Monroe County ferry launched at Jacksonville in 1927. GIFT OF DR. HERMAN MOORE/ Florida Keys History Center

The Key West Extension of Henry Flagler’s Florida East Coast Railway did not bring loads of tourists to the island chain. The building of State Road 4A, the original Oversea(s) Highway, hoped to rectify that.

The original highway plan envisioned a complete system, not a road that traveled from the mainland south and abruptly ended at Lower Matecumbe Key — the road picked up again at No Name Key. From there, cars could drive the rest of the way to Key West. The 40-mile-gap between Lower Matecumbe and No Name required an automobile ferry to navigate.

According to a series of newspaper articles that either quote or evoke the words of local politicians, the original plan was to have the road extend beyond Lower Matecumbe Key, cross to Long Key via a bridge of viaduct design, then travel across the island. From there, a viaduct would link Long Key to Grassy Key, where the Vaca Key Road would travel down the Middle Keys to Knights Key. A viaduct would connect Knights Key to No Name Key.

After it was understood that building the bridges would take two years and $13,500,000, authorities came up with another plan. That plan was to bridge the 40-mile highway gap between Lower Matecumbe Key and No Name Key with automobile ferries — the county purchased three vessels for $120,000.

The ferry system was problematic. Beyond natural forces like wind and tide that could make the trip across the open water a challenging passage, it was not uncommon for people driving from the mainland, over the bumpy and dusty road to Lower Matecumbe Key, to discover the ferry was filled to capacity.

In an article published in the Jan. 24, 1928, edition of the Miami Herald, the day before the official opening of the highway and six months after it unofficially opened to public transit, Dr. Fons Hathaway, chairman of the state road department, who was also speaking for Governor Martin, assured the citizens of Monroe County that the state had plans to construct a series of automobile bridges to connect Lower Matecumbe to No Name Key.

In the meantime, the promise of a road to Key West prompted the Cuban government to jump on the highway bandwagon. Anticipating an influx of tourists driving to Key West, “the Cuban government appropriated one million dollars to build highways deep into the heart of the interior and President Machado announced that ferries will be built by the government to transport automobile tourists across the 90 miles of gulf separating Havana and Key West (Miami Herald, Jan. 25, 1928).”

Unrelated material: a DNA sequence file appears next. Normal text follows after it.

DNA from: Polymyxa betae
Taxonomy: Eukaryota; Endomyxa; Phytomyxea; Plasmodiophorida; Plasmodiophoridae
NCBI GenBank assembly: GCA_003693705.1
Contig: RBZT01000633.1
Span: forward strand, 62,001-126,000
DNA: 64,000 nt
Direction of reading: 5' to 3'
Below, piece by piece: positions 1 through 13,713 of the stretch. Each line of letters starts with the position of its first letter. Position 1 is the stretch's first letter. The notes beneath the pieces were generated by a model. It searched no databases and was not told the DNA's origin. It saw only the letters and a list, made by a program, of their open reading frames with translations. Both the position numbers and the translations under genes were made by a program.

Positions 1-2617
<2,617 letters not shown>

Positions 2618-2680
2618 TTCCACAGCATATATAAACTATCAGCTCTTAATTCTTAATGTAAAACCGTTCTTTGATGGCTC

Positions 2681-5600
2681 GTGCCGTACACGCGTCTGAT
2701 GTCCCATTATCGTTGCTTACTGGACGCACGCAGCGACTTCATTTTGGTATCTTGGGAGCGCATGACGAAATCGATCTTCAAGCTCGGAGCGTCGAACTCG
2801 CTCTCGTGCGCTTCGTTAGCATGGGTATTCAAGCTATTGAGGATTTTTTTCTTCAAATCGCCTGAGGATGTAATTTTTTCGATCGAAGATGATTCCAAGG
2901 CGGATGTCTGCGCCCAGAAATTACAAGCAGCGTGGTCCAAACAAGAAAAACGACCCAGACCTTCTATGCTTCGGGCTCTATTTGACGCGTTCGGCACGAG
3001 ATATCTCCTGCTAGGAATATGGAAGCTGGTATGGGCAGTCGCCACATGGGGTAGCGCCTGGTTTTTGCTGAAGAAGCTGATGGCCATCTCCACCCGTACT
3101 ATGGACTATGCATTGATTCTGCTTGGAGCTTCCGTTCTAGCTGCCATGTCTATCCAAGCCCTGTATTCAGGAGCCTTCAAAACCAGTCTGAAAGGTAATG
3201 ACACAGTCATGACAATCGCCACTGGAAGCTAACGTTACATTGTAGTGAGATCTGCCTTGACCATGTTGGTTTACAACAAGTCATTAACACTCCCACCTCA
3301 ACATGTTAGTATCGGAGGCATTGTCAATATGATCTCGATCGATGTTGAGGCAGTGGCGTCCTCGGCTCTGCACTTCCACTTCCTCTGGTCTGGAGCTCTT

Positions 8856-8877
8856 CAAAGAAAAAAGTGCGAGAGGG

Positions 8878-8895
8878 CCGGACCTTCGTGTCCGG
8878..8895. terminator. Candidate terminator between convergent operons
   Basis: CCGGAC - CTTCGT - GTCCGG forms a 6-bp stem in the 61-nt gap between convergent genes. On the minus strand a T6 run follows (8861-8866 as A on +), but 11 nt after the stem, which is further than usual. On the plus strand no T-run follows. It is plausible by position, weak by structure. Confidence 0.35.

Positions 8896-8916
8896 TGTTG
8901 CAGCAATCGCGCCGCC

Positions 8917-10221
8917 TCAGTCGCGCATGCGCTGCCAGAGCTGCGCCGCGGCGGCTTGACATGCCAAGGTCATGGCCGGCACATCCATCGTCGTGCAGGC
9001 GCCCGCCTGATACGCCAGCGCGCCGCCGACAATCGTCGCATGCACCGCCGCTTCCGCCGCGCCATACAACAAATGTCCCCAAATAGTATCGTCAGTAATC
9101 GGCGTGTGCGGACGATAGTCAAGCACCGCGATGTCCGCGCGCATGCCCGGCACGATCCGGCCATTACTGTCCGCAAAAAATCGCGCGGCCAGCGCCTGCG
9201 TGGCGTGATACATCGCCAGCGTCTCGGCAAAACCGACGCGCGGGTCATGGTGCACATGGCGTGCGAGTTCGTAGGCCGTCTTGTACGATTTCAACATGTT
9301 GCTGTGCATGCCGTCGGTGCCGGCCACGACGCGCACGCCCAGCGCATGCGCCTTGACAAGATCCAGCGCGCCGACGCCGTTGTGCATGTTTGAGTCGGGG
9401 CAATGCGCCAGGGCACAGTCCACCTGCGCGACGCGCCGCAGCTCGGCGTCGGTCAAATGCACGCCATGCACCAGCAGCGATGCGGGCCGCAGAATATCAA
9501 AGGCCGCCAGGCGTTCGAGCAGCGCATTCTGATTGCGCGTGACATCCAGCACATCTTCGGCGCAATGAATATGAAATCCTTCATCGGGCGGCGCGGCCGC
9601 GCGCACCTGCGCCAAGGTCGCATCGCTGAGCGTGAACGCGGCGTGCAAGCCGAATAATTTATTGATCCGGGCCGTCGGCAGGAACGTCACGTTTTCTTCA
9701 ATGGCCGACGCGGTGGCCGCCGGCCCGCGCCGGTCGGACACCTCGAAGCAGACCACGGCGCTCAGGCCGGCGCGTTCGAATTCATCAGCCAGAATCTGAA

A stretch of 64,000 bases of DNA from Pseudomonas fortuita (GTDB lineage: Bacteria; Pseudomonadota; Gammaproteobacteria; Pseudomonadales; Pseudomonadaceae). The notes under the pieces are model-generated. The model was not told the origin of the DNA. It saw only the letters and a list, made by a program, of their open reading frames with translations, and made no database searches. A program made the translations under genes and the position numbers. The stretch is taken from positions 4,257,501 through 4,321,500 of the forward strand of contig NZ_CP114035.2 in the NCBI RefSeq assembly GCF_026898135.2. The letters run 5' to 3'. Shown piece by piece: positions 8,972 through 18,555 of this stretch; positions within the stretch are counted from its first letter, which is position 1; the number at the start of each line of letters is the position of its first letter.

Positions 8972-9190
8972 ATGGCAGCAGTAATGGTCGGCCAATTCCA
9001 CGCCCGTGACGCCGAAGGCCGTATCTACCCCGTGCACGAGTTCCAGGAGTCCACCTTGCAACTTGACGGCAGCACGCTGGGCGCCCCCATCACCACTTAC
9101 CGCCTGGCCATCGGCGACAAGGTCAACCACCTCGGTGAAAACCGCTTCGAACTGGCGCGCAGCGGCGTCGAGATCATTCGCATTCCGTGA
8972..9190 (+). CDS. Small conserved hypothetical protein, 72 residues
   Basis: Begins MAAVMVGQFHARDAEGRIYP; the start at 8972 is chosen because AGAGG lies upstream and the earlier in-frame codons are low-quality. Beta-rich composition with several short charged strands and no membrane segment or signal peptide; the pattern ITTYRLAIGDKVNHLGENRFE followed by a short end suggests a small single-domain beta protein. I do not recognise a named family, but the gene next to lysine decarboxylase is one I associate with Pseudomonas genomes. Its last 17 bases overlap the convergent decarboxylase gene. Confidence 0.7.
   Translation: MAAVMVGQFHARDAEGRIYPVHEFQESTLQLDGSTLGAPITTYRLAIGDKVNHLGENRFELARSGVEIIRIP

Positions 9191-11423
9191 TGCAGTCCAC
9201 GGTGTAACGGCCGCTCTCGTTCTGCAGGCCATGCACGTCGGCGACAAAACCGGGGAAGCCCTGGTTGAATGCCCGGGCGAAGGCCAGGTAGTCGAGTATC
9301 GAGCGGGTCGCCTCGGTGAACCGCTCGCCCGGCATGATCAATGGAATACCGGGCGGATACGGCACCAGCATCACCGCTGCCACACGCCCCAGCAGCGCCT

Still, plans were underway to build a road through the Middle Keys. According to the Jan. 24, 1928, edition of the Miami Herald, engineers thought additional road work over Key Vaca, Crawl Key and Grassy Key would be completed within a few months. The conduit was referred to as the Key Vaca Road.

The Key Vaca Road project was awarded to the Jenners Brothers after they submitted a bid of $167,000 to build 12 miles of road across Grassy Key, Crawl Key and the Vaca Keys — as well as the bridges necessary to complete the project. According to at least one story, the job was supposed to be completed by Nov. 22, 1928 (and the actual number of dollars it took was quoted as $166,844). 

By all accounts, the Jenners Brothers fulfilled their agreement and built the Key Vaca Road on time. By Oct. 15, 1928, a public request for bids to build two ferry slips, one at Hog Key and one at Grassy Key, was making the rounds in local newspapers.

Shortly after completion, however, a tropical storm of some degree blew over the Middle Keys and damaged the Key Vaca Road, and it was not until 1931 that the road was repaired and opened to traffic. The ferry terminals were addressed in the April 15, 1931, edition of the Miami News: “Building the approaches and repairing the slips necessary to put the Grassy Key – Key Vacas ferry route in condition.”

The new route through the Middle Keys opened in early to mid-April. An article from the Feb. 17, 1931, edition of the Key West Citizen announced that the new ferry system eliminated 1 hour and five minutes from the route between Key West and Miami. According to Carl Bervaldi, chairman of the county commissioners, “The change, just inaugurated, will make travel over the highway more popular since the former 40-mile ferry trip is divided and its monotony relieved by the driver over the Key Vacas road.”

The article added that the inaugural use of the road and ferries in the Middle Keys had been done in contrary weather and that the new additions to the route could save even more time when conditions improved.

The automobile bridges connecting the mainland to Key West were eventually built. That version of the highway, the Overseas Highway 2.0, opened in 1938, and when it did, the ferries were no longer required. 

Brad Bertelli is an author, speaker, Florida Keys historian, and Honorary Conch who has been writing about the local history for two decades. Brad has called the Florida Keys home since 2001. He is the author of eight books, including The Florida Keys Skunk Ape Files, a book of historical fiction that blends two of his favorite subjects, the local history and Florida’s Bigfoot, the Skunk Ape. His latest book, Florida Keys History with Brad Bertelli, Volume 1, shares fascinating glimpses into the rich and sometimes surprising histories of the Florida Keys. To satisfy your daily history fix, join his Facebook group Florida Keys History with Brad Bertelli.